A Low Light, Up on The Great Wall

People generally look better with a bit of low fill light. Not always, as there are no “always” in photography. But a soft, barely noticeable fill light from below the eye line is frequently, most of the time, even to the point of verging on almost always, flattering for your subject. Unless of course you screw it up and overpower it to the point of DEFCON 1. Then it can resemble one of those dramatic, end of life moments in a crime drama TV series where the guilty party, cornered at last, takes their own life rather than go back to the joint. Dramatic, fevered dialogue occurs. The villain explains the interior motivation for all their nefarious shenanigans. Camera pans up, gunshot heard, splatter on the wall. With a too powerful low light, it ends up being simply a shadow on the wall, so I was just being ridiculously graphic to drive home a point about being careful and well managed when using a low fill. Go easy.

But carefully metered and handled, a low fill works well. It can be as simple as a fill board, white, gold or silver. A passive, additive light source for fill purposes. Or, it can be a fill board with a light blinked into it, thus transforming it into an active fill source, which is controllable via the amount of power you put into it.

A few questions resulted from our Instagram post up on the Great Wall of China. Impromptu, informal low fill via a small flash punched into a silver reflector essentially lying on the floor. A soft push of light, running about minus 1 to 2 stops under the main. Present, but just barely. A whisper of light, almost unfelt. No difference in f-stop, just a difference in feel. Subtle.

I had a job handed to me in China, a number of years ago, that I was unprepared for. Client changed direction – a complete 180 on subject matter. I had to pivot immediately, as we all have to do in the field. You just work it out because you have to succeed, no matter the roadblocks. I had to gather some knock-off stuff to use as light shapers at the last moment, while I was in Beijing. What you see in the BTS pic is a random beauty dish, some sort of silver reflector on the ground, and various other pieces of whatnot.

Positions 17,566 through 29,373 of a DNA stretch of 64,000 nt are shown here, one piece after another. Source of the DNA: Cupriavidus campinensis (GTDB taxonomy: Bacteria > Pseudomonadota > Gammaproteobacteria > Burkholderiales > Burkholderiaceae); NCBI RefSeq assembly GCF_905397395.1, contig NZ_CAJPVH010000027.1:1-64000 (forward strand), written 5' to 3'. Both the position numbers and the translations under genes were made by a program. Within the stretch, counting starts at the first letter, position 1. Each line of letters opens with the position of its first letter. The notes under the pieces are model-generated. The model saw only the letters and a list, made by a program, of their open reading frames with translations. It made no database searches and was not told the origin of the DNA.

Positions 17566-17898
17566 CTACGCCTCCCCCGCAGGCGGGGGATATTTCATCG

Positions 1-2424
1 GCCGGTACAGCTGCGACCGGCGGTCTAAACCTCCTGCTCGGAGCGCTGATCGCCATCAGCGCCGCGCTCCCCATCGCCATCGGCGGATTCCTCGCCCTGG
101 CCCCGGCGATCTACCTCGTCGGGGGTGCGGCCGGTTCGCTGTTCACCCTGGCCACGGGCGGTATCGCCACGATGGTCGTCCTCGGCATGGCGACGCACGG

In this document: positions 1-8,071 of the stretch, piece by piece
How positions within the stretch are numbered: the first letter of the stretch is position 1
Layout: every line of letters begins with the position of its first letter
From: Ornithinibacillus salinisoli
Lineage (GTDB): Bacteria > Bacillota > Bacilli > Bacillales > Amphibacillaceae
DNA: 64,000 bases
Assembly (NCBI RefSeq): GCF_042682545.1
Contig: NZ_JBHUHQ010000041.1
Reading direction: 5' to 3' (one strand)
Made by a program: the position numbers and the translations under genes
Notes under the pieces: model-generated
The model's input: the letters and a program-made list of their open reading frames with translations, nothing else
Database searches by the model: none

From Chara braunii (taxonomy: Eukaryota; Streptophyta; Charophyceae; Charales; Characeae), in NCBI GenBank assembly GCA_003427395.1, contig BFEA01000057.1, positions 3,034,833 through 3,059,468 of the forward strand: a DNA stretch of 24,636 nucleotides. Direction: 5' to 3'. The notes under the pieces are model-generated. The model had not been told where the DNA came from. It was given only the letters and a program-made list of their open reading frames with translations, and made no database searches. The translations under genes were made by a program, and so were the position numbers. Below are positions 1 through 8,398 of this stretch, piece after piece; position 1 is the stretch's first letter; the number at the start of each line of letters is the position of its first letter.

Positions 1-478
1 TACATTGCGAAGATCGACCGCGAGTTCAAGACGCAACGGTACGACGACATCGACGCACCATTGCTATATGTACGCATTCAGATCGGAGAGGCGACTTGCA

The low silvery splash works its way up the sumptuous red gown and evolves the color for the camera in a rich, lovely way. I prefer to do this in the field than in post production. Field work, for me, has always been the challenge of all of this.

It’s essentially the same combo, with a bit of variation, for the banner pic and for instance, below.

It is a go-to, tried and true approach, honestly, to beauty portraiture, or really any sort of encounter with the human face. It can be the floor, if it is neutral in color and has a measure of reflective possibilities, or a piece of white foam core board. (Hail the ever useful V-flat!) Or a silvery surface, as you see in the BTS photo. It opens up the eyes and makes the subject glow, just a bit. Or gold, for a warm feel. Below I gelled the fill bounce, and pushed it perhaps even a touch too hard, given the drama of the gown and the moment.

It’s to your taste, and the nature of the face and the place. But a low light rocks.

More tk….

The post A Low Light, Up on The Great Wall appeared first on Joe McNally Photography.

Source link